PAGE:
Last week we reported that Mazda had officially released pictures of the forthcoming 2014 Mazda3 hatchback, and we here at Mazda3carpet.com couldn’t be happier with what Mazda has created. They have truly done it again and created a class defining new standard for all other automakers to play catch up with. Continue reading
In the city of Cixi in Zhejiang Province a local guy who clearly had more time on his hands and balls than most decided to take his first generation Mazda3 and well… lets put it this way: If West Coast Customs ever decides to start a franchise in China, they should perhaps steer clear of this guy.
Now a local hero, the man behind the radical ricing job began by lobbing off the roof and removing two of the doors. A fat body kit was then added along with Lambo-style scissor doors making the Mazda almost unrecognizable from any angle, save the front end. Inspiration for the ass end came from the Lamborghini Diablo.
Finally, the interior was given a complete overhaul (none of our Premium Moulded Carpet Kits were sacrificed in the making of the Platypus of the car world) and comes equipped with an assortment of LCDs, speakers and other gadgets that are as distracting for the driver as the car is for other drivers on the road; especially when those multi-colored headlights are flicked on.
The only thing I have every personally seen that comes close to looking as hideous as this thing would have been any late 80’s early 90’s Honda Accord cruising the streets of Scarborough, Markham or Brampton.
Many people don’t realize that Mazda has a heritage museum connected to their factory in Hiroshima, Japan. Unfortunately most of us will never get the opportunity to visit it. Luckily Mazda and Google have partnered together to take Google Street View into the Mazda Heritage Museum for a virtual tour. Below is the press release from Mazda.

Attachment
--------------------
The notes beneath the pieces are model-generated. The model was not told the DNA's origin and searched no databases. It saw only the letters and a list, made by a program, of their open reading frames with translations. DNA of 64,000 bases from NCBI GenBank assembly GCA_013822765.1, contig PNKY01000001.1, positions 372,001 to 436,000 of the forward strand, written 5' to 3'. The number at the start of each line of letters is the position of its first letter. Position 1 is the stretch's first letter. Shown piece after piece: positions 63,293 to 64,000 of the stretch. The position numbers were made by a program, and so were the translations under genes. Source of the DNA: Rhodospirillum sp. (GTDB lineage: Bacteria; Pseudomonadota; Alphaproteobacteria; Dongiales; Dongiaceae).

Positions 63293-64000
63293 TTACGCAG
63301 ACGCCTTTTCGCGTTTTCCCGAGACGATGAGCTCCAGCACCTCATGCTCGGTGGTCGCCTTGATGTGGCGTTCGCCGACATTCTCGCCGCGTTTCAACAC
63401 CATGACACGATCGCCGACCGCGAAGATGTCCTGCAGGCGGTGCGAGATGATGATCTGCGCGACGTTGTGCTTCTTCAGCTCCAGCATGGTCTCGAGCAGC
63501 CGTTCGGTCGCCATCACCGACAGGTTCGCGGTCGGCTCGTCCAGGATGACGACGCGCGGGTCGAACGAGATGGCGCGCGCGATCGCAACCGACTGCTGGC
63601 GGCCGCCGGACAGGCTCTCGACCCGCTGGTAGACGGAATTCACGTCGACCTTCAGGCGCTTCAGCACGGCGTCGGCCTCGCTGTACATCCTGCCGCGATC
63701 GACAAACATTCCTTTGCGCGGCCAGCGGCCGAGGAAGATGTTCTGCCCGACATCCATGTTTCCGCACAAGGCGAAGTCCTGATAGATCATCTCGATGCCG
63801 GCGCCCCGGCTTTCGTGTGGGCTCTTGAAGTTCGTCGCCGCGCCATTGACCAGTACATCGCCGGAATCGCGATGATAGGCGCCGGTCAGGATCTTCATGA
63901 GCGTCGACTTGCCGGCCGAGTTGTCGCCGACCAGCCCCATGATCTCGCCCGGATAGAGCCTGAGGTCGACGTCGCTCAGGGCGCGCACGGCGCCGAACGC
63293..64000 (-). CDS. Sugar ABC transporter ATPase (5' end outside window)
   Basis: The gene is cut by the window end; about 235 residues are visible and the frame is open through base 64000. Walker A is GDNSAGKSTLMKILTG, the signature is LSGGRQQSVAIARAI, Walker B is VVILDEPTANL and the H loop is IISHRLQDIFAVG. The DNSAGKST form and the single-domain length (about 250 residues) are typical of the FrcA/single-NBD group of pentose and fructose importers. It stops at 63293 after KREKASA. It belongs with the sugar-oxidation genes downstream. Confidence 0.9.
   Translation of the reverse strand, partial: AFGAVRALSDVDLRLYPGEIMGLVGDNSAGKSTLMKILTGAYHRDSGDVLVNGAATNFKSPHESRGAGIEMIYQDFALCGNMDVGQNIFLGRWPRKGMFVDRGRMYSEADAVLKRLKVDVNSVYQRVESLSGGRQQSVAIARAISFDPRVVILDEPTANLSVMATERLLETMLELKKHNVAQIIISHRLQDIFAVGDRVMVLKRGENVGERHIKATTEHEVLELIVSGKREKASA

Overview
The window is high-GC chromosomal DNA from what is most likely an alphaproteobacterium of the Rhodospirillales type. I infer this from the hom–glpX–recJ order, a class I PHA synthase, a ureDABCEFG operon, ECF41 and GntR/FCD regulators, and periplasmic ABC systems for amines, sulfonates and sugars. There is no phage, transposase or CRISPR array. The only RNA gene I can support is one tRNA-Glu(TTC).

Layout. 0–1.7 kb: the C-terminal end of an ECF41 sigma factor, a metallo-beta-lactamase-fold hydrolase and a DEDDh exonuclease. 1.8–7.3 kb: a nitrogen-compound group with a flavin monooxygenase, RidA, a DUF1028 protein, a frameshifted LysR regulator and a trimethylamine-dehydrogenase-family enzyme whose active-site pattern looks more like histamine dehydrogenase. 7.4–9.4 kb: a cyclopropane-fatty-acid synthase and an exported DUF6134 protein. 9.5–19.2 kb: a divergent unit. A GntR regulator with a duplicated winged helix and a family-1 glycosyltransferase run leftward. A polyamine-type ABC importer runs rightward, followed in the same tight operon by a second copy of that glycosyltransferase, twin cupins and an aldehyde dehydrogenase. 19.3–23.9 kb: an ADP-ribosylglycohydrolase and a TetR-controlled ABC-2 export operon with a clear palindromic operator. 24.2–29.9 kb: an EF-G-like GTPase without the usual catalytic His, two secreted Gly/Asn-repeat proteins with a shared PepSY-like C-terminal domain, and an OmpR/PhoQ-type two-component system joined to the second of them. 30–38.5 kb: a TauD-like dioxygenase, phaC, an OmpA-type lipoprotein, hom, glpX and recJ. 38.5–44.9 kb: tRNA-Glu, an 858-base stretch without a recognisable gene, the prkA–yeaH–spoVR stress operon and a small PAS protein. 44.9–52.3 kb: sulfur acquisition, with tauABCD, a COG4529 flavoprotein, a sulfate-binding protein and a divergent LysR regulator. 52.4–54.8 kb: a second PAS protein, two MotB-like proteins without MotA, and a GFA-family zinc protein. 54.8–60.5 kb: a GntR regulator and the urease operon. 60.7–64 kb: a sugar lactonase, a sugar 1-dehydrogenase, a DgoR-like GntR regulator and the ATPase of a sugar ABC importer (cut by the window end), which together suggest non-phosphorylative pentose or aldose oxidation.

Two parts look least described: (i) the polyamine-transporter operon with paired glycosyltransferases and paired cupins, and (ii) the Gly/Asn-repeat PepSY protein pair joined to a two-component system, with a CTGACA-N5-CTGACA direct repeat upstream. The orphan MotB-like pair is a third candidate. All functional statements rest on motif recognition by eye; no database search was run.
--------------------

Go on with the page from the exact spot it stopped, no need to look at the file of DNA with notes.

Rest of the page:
Fans of everything Zoom-Zoom can now save a significant chunk of money: instead of flying to Japan to visit the Mazda Museum in Hiroshima, Mazda aficionados can now “tour” the museum virtually. The museum has been added to Google Street View, allowing anyone with an Internet connection to see all of the displays.
The Mazda Museum is divided into several sections, most of which are visible online. The entrance hall leads to the history wing, which features classic vehicles and other displays showing Mazda innovations since 1920. Another area is dedicated to the Mazda rotary engine, famous for its role in sports cars like the RX-7 and RX-8.
The museum’s technology hallway shows off various engines and details the assembly process for all new Mazda products. Finally, the future wing shows concept cars and other explorations of future Mazda vehicles. The only areas unavailable on Google Street View are the gift shop and the observation deck that looks out on a Mazda production line.
Of course, visiting the Mazda Museum in person is the only way to read the signs that go along with each display, or to receive one of the guided tours. Nonetheless, browsing the collection virtually is significantly cheaper and can be accomplished from the comfort of one’s own home… or office.
We have always made samples of our carpet available to anyone who asked us. It was a bit of a pain in the ass to drive to the post office, fill out the customs paperwork, and have the sample measured and mailed out. It was all manual and very time consuming.
But we love our customers and Continue reading
No matter how great a car is, as enthusiasts we are always looking for a way to make our rides better and unique. After some thinking I came up with three classification of modifications one can perform on their cars.
The first classification are modifications we perform that may look good, but make the car worse (eg lowering your Mazda 3 without swapping out struts). The second classification, may look awful, but do offer some sort of sensible function (eg universal floor mats, mud flaps). Continue reading